around 10 degrees warmer than yesterday, but this is just the

Tonight, weak ridging returns aloft and the chance of any precip
fades. In fact, we may get some clearing, which could again
allow some radiational cooling. However, with the milder
southerly flow, expect lows to also be around 10 degrees warmer
than this morning.


Short term /Tuesday through Wednesday night/...
deep trough from the Pacific Hooks up with the developing low in
the Southern Plains and sends a maturing storm system
northeastward into the Great Lakes by Wednesday. As this system
develops, increasing southerly flow will bring another surge of
very warm air northward to our region. Warm advection clouds and
then showers will overspread the area Tuesday, but with weak
forcing, it seems coverage and quantitative precipitation forecast will be rather modest for a
warm front. Southerly flow with the warm front should nudge
highs on Tuesday up into the 60s, with lows staying very mild
Tuesday night, likely well into the 50s. The low and strong
upper trough then pass to our north on Wednesday, dragging the
surface front across our region Wednesday night. Temps look to
surge well into the 70s and perhaps into the 80s ahead of the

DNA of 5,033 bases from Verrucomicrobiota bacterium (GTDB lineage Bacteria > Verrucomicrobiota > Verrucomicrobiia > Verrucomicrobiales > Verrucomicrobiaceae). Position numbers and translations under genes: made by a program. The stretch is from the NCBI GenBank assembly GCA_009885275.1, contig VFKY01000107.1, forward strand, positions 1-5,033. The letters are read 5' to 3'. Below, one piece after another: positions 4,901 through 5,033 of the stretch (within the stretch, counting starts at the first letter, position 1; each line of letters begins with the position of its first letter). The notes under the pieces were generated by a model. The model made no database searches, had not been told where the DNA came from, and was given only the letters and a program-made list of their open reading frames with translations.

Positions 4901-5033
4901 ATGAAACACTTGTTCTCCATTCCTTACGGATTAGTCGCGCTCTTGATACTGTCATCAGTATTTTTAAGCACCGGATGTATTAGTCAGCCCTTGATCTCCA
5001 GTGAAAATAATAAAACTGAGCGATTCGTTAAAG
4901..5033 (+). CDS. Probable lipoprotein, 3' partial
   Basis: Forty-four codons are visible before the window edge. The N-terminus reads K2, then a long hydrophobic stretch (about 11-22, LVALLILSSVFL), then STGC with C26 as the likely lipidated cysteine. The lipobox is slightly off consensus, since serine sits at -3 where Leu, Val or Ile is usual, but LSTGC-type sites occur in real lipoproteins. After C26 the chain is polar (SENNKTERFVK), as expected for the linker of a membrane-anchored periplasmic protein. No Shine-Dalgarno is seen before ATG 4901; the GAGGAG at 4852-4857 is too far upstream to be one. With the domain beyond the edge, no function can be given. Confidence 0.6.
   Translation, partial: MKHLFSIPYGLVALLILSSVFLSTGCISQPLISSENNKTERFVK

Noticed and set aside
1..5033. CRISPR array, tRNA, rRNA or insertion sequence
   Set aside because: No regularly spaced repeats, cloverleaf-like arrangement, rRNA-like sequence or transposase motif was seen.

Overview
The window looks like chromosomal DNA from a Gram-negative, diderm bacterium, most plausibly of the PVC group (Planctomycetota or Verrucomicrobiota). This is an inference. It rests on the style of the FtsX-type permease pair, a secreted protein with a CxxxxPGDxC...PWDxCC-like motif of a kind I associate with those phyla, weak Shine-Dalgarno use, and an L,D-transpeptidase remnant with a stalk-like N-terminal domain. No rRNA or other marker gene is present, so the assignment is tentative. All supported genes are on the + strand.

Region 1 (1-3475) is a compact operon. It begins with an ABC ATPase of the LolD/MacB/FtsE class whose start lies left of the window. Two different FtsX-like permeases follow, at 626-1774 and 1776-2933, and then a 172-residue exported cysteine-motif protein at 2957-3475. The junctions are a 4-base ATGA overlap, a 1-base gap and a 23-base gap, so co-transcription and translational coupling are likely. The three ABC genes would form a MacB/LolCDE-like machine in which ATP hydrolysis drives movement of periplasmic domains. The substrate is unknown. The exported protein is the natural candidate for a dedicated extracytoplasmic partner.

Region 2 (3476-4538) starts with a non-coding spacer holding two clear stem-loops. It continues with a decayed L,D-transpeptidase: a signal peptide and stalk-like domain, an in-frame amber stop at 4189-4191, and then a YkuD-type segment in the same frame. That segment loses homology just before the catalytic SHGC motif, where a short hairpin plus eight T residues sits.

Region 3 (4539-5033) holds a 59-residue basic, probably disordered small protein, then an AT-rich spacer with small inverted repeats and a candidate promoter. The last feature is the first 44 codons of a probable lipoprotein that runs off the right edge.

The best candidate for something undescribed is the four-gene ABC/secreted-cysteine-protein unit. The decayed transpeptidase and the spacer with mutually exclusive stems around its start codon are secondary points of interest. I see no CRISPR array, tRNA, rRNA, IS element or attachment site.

front, and this may set the stage for another round of severe
weather. The Storm Prediction Center has placed the entire County Warning Area in slight risk for
Wednesday given this potential. The front should clear the area
near or just after midnight, with drying and cooling on gusty northwest
winds after midnight Wednesday night.


Long term /Thursday through Sunday/...
Thursday looks to be Post-cold frontal with low pressure
lifting north from Maine. Despite rapid growth progged, the
strong wind threat continues only through Thursday morning as
the low center is progged by 00z GFS and European model (ecmwf) to reach Labrador
late in the day. Notable cold air advection from mid-
Continental air

Thursday night into Friday. An Alberta clipper system scoots